If any of you of ever tried our signature holiday wine, Knotty or Nice, you might understand the significance of our Shakespearean quandary. Ok ok, melodrama and wine….perhaps unpalatable. But in my mind, the entire process of wine chemistry is romantic because of the struggles in the literal field to get finicky baby vines to mature and live into old age to produce more balanced and dependably yielding grapevines.
So every post-harvest season we are usually bottling a blend of our dry reds. Inevitably there is a hodgepodge of red wine left that didn’t make it into our blend for our Rebecca’s Red. Sweet red wines are very popular in our neck of the woods. Gene and I love a good sangria and thought why not make a sangria type wine for summertime out of this. Well, the main ingredients for sangria are oranges, orange juice and lime juice. We did a few trials with no tasteful success. We then thought of adding in cranberry juice instead of the lime and poof, a magical concoction of wintery sangria came to fruition! We decided to leave it all unfiltered for maximum flavor and it all made sense. A holiday sangria was born and it was well received by the family. One of us boosted the idea of Christmas wines often being mulled. What is mulled you ask? It is a tradition that has been going on during the winter for centuries. As a matter of fact, it was first invented by the Greeks who often had wine at their table, and during the winter wanted to be kept warm by heating the wine they typically drank and throwing a few spices into it. Traditional spices these days are cinnamon, cloves, star anise, peppercorns, dried fruits and the list goes on.
Our Knotty or Nice wine is a perfect mulling wine because it already tastes like Christmas with the cranberry juice addition. It is also already a sweet wine and most mulling spice packets contain sugar to sweeten a cheap dry red in order to make a mulled wine.
Serve it cold with your holiday dinner or serve it mulled anytime of the day. Some people joke and call Knotty or Nice a breakfast wine. Well, it does have orange juice and tons of vitamin c, but due to our federal restrictions on advertising the health benefits of wine, I’ll lay off here.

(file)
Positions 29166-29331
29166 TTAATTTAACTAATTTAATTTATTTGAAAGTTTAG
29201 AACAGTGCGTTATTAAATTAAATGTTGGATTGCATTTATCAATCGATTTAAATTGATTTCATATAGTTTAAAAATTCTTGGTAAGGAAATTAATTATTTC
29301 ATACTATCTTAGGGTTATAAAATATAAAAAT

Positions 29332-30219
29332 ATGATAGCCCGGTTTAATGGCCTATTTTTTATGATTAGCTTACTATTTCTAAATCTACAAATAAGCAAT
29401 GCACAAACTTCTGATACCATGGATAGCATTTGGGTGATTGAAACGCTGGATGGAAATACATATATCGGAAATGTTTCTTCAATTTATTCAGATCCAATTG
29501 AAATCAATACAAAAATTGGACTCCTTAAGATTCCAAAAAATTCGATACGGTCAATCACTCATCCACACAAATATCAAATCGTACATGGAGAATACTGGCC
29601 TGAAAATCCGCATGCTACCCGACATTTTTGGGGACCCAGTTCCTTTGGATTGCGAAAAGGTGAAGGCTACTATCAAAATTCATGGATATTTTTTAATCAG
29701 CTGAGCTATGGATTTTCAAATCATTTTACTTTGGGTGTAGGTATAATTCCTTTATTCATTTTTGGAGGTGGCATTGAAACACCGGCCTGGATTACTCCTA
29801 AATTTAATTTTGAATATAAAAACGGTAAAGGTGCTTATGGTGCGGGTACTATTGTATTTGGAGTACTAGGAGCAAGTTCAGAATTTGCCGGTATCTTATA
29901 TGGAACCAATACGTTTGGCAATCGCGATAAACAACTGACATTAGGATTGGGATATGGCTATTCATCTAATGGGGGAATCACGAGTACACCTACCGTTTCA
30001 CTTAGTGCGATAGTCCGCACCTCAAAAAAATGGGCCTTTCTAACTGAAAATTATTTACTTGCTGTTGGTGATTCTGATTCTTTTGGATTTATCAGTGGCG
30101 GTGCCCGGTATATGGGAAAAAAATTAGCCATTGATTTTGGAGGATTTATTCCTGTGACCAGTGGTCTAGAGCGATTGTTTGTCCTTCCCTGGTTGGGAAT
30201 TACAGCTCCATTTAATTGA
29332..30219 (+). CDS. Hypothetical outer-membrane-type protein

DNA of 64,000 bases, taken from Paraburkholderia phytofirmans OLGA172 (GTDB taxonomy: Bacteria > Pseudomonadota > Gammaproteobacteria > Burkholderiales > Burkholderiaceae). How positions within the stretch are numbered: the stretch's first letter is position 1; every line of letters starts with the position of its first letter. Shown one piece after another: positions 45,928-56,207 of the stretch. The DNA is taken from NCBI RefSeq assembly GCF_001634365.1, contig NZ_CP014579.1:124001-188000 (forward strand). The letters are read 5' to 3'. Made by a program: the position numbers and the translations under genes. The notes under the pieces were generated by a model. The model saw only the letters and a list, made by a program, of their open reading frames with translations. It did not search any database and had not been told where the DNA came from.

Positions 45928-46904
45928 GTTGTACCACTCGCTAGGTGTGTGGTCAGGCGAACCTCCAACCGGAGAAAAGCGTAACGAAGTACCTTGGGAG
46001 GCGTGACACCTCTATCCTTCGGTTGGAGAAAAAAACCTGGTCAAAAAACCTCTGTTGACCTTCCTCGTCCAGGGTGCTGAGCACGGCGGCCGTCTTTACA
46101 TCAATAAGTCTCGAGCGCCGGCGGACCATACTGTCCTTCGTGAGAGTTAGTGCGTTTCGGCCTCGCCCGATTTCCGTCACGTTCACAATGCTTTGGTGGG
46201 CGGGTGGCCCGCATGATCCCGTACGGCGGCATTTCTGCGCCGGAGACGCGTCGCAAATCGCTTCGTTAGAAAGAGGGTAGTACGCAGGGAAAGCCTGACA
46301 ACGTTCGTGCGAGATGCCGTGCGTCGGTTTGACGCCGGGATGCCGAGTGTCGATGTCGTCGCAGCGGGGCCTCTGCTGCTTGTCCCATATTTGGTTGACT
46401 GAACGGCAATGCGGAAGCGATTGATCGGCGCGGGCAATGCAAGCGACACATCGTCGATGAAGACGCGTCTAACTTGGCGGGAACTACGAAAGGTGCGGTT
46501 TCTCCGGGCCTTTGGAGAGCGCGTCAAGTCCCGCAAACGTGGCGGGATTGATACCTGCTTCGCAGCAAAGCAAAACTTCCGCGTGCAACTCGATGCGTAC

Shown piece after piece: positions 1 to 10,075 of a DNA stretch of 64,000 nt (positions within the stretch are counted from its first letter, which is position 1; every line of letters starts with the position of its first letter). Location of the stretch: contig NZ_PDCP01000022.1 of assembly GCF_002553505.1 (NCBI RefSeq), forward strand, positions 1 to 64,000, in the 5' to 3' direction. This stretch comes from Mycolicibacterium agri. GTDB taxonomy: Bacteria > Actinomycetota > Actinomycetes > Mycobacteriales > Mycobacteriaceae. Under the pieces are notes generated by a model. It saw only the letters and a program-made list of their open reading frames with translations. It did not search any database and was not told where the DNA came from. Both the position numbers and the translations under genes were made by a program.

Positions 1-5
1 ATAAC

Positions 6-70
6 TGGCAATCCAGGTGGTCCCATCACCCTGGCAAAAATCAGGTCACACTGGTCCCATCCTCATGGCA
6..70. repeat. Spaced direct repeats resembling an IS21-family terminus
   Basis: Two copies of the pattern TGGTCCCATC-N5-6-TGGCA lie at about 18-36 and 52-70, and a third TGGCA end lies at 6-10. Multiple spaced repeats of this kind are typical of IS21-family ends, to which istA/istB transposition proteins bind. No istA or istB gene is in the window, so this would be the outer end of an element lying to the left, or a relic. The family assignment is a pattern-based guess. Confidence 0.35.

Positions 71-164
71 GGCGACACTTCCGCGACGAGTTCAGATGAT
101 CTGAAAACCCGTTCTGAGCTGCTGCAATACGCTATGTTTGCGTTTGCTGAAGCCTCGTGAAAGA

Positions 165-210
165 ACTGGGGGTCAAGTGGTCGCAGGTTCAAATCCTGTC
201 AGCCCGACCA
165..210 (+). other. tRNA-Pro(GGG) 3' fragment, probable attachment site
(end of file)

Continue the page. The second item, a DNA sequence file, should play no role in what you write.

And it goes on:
Ideas for cold Knotty or Nice
Add some to your pork loin marinade. Remember, this wine is sweet and will cause a charred result if cooked uncovered too long or at too high a temp. Sugar burns. I suggest covering the meat in foil during the majority of the cooking process.
*Make a sauce for your chicken, turkey or pork
You can certainly add the wine towards the end of cooking your lighter meats. It is called a red wine reduction. This is done when you cook your meats in a pan or in the oven. Once the meat is almost done you pour about half a cup or more, depending on the size of your dish, of wine into the cooking pan and let it sizzle and reduce to half the amount. This will add a ton of flavor and juicy balance of sweet and tangy to your dish.
*Dried fruit reduction
Put half a cup of dried cranberries or craisins into a pan. Pour half a cup of Knotty or Nice into said pan and simmer until the cranberries have swollen with the Knotty or Nice wine. Now you have wine filled berries to top off your turkey or ham. Explosions of sweet wine goodness!
No, not mullet (much love @larryenticer)
Pour an entire bottle of Knotty or Nice into your mini crock pot. Add a stick of cinnamon, two cloves, one star anise, a teaspoon of pink peppercorns and a teaspoons worth of zest of an orange and lemon. Heat on low for 30 minutes and be ready to make more because this will only yield 4 cups! So double, triple, quadruple or quintuple this recipe like we do in a larger crock pot. Nothing says “I am so ready to cook this holiday feast for everyone for the next 5 hours, then clean everyone’s dishes” like a cup or two of this hot Knotty or Nice! You better just break out the family sized crock pot and get to our shipping page because with so many ways to serve this wine, you’re not going to want to miss out.